4 Productivity Lessons We Learned in 2014

We’re productivity junkies here at Contactzilla, always looking for new ways we can simplify our workflows and get more done.

Over the last year, we’ve tried an abundance of different productivity methods, and boy, have we learned a lot.

Here’s 4 of the most important productivity lessons we learned in 2014…

1. A single to-do list won’t do

I’d love to say that we’d discovered a productivity method that means we don’t need to keep to-do lists anymore, but if I did, I’d be lying.

In fact, what we’ve learned is kind of the opposite… There are plenty of variations on the to-do list that can be just as helpful. Here’s a couple of our favourites…

The Waiting-For List

We got this idea from Chris Bailey, author of A Year of Productivity. The waiting-for list is exactly what it sounds like – a list of everything you’re waiting for other people to do.

Whether you’re waiting for someone to call you back, reply to an email, or do something you’ve delegated, making a note on your waiting-for list will help you stay on top of your work and remind you to follow it up if needs be.

The Done List

Research suggests that people who are acknowledged for their work go on to outperform others, even if the work they were acknowledged for wasn’t particularly meaningful.

In this guest post, Janet Choi of IDoneThis introduced us to the concept of a done list. Janet recommends sitting down at the end of each day to reflect on what you achieved that day, or simply noting down what you’ve done as you do it.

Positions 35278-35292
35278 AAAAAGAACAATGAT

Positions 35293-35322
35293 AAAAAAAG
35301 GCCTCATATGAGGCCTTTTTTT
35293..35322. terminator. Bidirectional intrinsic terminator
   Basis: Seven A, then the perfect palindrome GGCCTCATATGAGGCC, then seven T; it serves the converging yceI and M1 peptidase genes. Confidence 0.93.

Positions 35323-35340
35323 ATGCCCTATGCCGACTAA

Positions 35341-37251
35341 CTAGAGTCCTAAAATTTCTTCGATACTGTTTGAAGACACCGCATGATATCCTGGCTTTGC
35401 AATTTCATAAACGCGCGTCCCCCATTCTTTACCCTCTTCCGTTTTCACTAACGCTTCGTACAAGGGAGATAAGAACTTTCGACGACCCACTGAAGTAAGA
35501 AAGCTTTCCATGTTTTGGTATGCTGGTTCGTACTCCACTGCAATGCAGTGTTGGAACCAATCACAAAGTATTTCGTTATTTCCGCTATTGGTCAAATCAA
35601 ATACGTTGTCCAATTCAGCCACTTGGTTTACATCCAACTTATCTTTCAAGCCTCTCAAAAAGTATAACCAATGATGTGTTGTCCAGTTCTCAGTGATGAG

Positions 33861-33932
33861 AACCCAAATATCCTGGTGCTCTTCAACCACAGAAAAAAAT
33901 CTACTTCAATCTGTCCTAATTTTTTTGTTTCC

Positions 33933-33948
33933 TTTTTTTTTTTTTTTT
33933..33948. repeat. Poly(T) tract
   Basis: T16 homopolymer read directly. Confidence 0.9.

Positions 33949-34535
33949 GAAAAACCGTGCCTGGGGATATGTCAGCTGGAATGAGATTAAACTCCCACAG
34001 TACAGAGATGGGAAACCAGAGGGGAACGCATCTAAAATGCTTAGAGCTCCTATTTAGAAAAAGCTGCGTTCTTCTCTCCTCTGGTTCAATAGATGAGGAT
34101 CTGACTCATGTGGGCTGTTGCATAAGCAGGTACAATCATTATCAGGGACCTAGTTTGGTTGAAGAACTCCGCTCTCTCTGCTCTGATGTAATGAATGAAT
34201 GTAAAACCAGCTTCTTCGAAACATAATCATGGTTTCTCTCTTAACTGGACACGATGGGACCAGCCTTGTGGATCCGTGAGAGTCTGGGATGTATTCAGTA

By reflecting on what you’ve achieved, you can gain a fuller understanding of how productive you are on a daily basis, and make time to celebrate those all important small wins.

2.We all need a friend at work

It’s always been fun to have friends at work but this year we’ve really noticed how having friends at work actually makes us more productive.

This year we learned that, people who initiate workplace friendships, and join in with work related social activities, are 40% more likely to receive promotions than those who don’t and, according to Tom Rath, author of Vital Friends, people with a ‘best friend’ at work are up to 7 times more engaged than those who aren’t.

One study from early this year also found that employees who felt that their working culture was loving and caring reported higher levels of satisfaction and teamwork and called in sick less.

3. Productivity doesn’t equal happiness

While we’re always on the lookout for new tips and tricks to help us become more productive, we’ve learned that productivity doesn’t necessarily equal happiness. In fact, we’ve learned that it’s more the other way around…

Alexander Kjerulf, founder of Woohoo sums it up nicely in this article on his blog

“I’m not knocking all the traditional productivity advice out there – it’s not that it’s bad or deficient. It’s just that when you apply it in a job that basically doesn’t make you happy, you’re trying to fix something at a surface level when the problem goes much deeper.”

If you’re not happy with what you’re doing, you’re going to struggle to be productive. If you love what you do, and it makes you happy, productivity will follow.

4. Being more mindful means we get more done

‘Mindfulness’ has been a bit of a buzzword for 2014, but if you’ve managed to miss it, mindfulness can be described as the mental state of being completely aware of your surroundings and living in the present moment.

In this article for Lifehacker, Productivity Coach Ciara Conlon, explains how mindfulness can help us get more one by improving focus, allowing us to plan more effectively, and reducing stress…

“The practice of mindfulness teaches us to become aware of our thoughts and the present moment. It is a habit we need to nurture because our natural tendency is to stray from the here and how to tomorrow, next week or next month. When we practice mindfulness we keep calling back our wandering mind to rest on the current moment.”

What did you learn about productivity this year? Tell us in the comments below!

Photo Credit: dcJohn via Compfight cc